HONOLULU (AP) — As the first tropical storm to hit Hawaii in 22 years passed by the islands, some coffee farmers on the Big Island navigated flooded roads to assess damage to their crops Friday while residents and tourists wandered the beaches of Oahu and surfers took to the waves as wind and rain let up.
The first storm in a one-two punch bound for Hawaii clamored ashore overnight Friday as a weakened tropical storm. A second system behind it also weakened and was on track to pass well north of the islands early Sunday.
Tropical Storm Iselle knocked out power, caused flooding and downed trees when it crossed onto the Big Island in a rural and sparsely populated region. There have been no reports of major injuries, Gov. Neil Abercrombie said Friday.
Heavy rains and wind from the storm's outer bands hit Maui and Oahu on Friday morning but eased later in the day as Iselle swirled farther out to sea.
Those staying in shelters were told to return home, while crews and some residents used chain saws to clear trees from roads.
On Oahu's south shore, near Honolulu, the cloudy skies started to give way to patches of blue as tourists and residents ventured out to see the surf.
"We've never seen the water crash into the rocks the way they are. It's just beautiful," said Army Sgt. Steven Reyes, who drove to the coast with his mother after his home on a central Oahu Army base lost power.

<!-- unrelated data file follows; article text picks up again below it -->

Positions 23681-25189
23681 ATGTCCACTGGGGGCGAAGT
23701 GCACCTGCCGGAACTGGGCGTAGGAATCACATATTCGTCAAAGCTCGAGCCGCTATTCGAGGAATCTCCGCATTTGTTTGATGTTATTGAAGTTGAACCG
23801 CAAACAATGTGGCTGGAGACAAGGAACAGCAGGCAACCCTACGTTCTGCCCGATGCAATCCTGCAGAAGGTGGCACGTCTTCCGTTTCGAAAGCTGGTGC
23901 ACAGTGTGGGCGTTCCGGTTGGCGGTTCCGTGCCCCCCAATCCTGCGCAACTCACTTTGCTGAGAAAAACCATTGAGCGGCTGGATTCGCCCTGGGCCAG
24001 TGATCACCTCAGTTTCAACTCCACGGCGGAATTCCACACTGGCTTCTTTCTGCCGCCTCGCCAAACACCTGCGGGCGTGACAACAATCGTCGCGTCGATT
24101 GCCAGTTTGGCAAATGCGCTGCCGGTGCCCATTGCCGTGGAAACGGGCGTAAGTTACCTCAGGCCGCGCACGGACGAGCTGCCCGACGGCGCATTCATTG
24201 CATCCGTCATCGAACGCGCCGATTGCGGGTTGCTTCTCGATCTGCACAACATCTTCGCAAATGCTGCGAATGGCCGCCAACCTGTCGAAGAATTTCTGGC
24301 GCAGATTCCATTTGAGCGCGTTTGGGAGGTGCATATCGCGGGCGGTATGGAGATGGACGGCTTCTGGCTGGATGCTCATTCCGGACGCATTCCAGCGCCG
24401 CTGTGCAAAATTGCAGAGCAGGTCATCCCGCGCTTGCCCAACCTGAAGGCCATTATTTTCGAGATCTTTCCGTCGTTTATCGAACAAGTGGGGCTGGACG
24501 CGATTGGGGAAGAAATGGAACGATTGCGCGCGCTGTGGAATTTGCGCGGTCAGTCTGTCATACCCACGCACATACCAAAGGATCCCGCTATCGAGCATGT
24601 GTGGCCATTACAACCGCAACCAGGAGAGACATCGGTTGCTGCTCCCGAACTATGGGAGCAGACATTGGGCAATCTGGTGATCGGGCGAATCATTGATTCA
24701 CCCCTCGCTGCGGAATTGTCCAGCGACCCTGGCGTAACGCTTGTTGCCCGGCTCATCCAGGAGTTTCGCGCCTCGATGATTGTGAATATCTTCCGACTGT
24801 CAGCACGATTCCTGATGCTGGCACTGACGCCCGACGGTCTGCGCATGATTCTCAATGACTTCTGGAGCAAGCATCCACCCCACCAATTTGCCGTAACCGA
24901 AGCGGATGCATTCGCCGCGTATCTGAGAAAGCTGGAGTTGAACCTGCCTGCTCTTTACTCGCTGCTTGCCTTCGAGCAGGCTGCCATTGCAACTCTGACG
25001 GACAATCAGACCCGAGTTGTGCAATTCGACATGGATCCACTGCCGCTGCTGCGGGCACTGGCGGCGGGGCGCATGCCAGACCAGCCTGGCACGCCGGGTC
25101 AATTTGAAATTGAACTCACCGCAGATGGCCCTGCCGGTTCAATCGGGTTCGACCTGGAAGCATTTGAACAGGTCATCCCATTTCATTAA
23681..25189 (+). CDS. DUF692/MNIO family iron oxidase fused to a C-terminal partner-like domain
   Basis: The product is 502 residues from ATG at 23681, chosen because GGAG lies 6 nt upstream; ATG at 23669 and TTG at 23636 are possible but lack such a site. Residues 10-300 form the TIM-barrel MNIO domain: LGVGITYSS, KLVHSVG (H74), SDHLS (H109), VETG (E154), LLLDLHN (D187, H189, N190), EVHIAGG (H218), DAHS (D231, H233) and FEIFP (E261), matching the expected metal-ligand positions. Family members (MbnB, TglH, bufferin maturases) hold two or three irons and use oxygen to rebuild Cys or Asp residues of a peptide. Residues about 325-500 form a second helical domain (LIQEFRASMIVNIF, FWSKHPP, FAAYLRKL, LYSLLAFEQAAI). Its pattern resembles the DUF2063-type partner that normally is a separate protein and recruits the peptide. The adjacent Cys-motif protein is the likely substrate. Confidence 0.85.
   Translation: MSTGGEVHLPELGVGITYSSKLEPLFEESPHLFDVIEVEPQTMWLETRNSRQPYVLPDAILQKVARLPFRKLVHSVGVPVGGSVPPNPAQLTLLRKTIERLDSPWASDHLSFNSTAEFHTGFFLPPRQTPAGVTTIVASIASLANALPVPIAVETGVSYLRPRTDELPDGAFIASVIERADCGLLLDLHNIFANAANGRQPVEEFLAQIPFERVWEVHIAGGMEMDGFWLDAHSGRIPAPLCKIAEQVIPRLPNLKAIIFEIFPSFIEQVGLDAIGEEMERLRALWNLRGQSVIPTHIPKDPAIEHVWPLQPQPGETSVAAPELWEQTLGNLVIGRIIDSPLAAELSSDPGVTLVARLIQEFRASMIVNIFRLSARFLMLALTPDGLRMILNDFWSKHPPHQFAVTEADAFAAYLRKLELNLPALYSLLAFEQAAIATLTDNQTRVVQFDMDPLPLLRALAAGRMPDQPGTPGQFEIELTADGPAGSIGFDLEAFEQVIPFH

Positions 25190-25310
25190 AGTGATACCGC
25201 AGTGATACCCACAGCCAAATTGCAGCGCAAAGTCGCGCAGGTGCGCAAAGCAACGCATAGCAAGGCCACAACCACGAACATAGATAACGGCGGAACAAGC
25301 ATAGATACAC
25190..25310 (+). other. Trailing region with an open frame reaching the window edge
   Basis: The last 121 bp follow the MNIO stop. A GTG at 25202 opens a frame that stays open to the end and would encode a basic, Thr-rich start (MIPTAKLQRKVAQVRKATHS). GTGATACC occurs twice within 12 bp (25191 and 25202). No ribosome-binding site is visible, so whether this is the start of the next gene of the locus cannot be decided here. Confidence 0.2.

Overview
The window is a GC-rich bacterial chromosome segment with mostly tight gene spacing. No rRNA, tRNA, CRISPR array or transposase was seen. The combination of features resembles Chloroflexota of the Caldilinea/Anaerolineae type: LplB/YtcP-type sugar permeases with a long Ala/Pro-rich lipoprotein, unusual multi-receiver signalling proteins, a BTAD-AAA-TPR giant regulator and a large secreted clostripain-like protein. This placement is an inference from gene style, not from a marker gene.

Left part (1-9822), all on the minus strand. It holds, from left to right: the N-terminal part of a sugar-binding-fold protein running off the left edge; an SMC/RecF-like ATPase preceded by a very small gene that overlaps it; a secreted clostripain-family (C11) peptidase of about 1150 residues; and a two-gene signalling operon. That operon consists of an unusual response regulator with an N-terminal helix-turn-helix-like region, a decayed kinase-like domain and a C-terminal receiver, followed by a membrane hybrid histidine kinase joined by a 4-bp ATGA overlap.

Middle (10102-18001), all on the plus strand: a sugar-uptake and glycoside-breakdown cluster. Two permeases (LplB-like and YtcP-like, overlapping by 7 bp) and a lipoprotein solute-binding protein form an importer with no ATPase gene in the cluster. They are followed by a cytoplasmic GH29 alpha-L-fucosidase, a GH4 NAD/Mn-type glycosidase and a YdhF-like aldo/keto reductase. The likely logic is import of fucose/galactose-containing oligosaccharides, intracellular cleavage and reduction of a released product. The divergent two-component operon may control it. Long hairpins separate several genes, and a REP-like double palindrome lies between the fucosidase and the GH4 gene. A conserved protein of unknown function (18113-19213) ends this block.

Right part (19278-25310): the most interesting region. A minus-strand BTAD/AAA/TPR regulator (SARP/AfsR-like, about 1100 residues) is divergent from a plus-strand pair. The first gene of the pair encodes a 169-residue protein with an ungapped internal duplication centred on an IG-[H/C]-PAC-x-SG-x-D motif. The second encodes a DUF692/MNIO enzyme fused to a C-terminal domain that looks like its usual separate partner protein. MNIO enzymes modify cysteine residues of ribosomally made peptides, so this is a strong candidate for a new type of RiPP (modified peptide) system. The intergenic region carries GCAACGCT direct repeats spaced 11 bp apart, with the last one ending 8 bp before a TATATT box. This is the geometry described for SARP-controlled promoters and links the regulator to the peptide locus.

Honolulu's lifeguard division said about a dozen surfers were riding waves Friday at a spot nicknamed "Suicides," near the popular Diamond Head crater. Lifeguards on Oahu planned only to respond to emergency calls, avoiding regular patrols.
At 8 p.m. Friday Hawaii Standard Time, the National Weather Service canceled the tropical storm warning for all of the Hawaiian islands.
Even then, the National Park Service said it would keep its popular memorial sites at Pearl Harbor in Oahu closed through Saturday as staff keeps an eye on Hurricane Julio.
The state Department of Health warned the public to stay out of floodwaters and storm water runoff across Hawaii because they are known to attract sharks as they wash possible dead animals into the ocean.
The storm affected some Big Island residents who planned to vote in Saturday's primary election: State elections officials say they will postpone the primary election for about 8,000 voters in two precincts on the island because of nearby road damage caused by the storm. The roads left communities in Puna isolated, Chief Election Officer Scott Nago said in a statement Friday.
The rest of the primary will move forward as planned, and the two precincts will vote absentee later, Nago said.
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